Attraction and superiority effects in the Chilean marketplace: Do they exist with real brands?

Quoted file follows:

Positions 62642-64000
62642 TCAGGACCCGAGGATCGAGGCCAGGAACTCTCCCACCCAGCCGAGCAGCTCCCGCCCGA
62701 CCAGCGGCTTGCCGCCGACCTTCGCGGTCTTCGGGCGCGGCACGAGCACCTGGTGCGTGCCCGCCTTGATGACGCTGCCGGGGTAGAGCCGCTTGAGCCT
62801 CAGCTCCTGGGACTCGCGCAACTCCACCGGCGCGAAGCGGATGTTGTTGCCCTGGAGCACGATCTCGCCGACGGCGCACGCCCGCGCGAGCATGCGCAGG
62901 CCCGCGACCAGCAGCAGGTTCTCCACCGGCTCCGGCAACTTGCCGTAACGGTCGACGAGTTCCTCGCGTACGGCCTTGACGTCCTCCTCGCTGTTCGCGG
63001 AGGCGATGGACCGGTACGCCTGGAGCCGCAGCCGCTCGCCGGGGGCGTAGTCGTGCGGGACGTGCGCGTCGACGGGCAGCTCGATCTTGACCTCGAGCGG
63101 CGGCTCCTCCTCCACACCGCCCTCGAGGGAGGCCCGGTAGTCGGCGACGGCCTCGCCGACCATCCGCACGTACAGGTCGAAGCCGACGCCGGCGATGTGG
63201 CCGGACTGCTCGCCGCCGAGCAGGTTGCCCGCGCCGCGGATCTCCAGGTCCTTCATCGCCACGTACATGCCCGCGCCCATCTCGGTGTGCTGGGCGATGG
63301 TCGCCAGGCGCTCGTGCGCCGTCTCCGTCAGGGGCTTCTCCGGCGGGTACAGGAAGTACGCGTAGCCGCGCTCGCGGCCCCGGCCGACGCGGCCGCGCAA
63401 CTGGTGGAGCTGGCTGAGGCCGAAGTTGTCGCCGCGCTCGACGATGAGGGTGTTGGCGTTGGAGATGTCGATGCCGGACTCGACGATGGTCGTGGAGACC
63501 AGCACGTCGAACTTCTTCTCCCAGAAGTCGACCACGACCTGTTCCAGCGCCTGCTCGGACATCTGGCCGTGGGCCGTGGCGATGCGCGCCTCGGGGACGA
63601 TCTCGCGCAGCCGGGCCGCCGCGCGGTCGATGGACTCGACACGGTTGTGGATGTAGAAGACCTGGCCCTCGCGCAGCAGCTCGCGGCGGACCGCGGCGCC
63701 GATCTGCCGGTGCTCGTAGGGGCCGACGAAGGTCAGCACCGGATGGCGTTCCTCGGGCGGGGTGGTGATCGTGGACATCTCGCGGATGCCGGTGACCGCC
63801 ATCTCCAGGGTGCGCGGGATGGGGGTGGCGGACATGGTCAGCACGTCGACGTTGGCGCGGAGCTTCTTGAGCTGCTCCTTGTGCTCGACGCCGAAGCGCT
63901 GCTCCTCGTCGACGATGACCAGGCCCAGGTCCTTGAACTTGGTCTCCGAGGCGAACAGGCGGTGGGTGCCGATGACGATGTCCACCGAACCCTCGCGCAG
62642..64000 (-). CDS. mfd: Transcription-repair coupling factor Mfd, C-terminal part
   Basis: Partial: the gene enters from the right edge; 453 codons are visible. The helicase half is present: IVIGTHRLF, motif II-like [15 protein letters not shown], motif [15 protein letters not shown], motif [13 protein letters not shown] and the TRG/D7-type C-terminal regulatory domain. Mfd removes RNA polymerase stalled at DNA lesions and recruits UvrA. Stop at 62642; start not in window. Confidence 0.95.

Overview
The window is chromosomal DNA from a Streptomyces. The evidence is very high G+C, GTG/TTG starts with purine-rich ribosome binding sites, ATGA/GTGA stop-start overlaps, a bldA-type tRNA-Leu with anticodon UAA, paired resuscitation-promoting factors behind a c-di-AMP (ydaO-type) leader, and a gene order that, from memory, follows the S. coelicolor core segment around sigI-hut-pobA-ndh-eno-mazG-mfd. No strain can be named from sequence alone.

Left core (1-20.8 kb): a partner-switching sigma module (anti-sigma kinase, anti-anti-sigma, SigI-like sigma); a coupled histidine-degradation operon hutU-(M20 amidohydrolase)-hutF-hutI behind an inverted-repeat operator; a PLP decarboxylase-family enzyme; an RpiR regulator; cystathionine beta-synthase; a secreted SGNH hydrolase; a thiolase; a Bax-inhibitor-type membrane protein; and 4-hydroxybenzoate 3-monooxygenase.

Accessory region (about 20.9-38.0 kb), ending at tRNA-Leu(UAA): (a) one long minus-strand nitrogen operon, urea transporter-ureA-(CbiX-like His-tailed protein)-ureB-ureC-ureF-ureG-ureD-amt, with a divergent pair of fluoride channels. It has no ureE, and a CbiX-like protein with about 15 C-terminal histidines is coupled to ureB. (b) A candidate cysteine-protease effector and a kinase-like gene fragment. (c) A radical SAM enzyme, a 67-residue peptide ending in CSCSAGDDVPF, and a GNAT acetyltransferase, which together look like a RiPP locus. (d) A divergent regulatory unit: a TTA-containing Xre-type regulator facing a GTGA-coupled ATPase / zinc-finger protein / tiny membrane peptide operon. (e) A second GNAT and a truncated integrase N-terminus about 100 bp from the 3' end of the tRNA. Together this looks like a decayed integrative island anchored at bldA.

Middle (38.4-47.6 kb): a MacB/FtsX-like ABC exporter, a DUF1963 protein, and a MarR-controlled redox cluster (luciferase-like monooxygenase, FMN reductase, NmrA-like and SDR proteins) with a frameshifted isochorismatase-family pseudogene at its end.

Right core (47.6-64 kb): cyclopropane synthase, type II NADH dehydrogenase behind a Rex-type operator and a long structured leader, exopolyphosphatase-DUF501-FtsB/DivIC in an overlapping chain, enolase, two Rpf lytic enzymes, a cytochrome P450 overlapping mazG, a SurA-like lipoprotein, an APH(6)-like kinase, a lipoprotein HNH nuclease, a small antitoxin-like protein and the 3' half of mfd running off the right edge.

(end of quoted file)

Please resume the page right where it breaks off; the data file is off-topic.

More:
Consumer researchers show much interest in how the addition of products to a choice set changes the alignment of choice shares of existing products, specifically the attraction and superiority effects. Research in developed countries accounts for the vast majority of studies on these effects. Findings demonstrate that the attraction and superiority effects are robust when brand names are absent from product offerings. Testing whether these effects, with unbranded alternatives, will generalize to a different cultural context, in particular the Chilean market, is important. In addition, this paper extends prior research by further testing the generalizability of these effects in more realistic market scenarios that include brand alternatives. In the absence of brands, these effects generalize to the Chilean market; however, the inclusion of brands moderates these effects such that the results show no evidence of the attraction or superiority effects when the entrant's brand is more familiar than competitors' brands. The explanation for this observation is that consumers prefer more familiar brand alternatives even when these options are inferior with regard to product attribute trade-offs.
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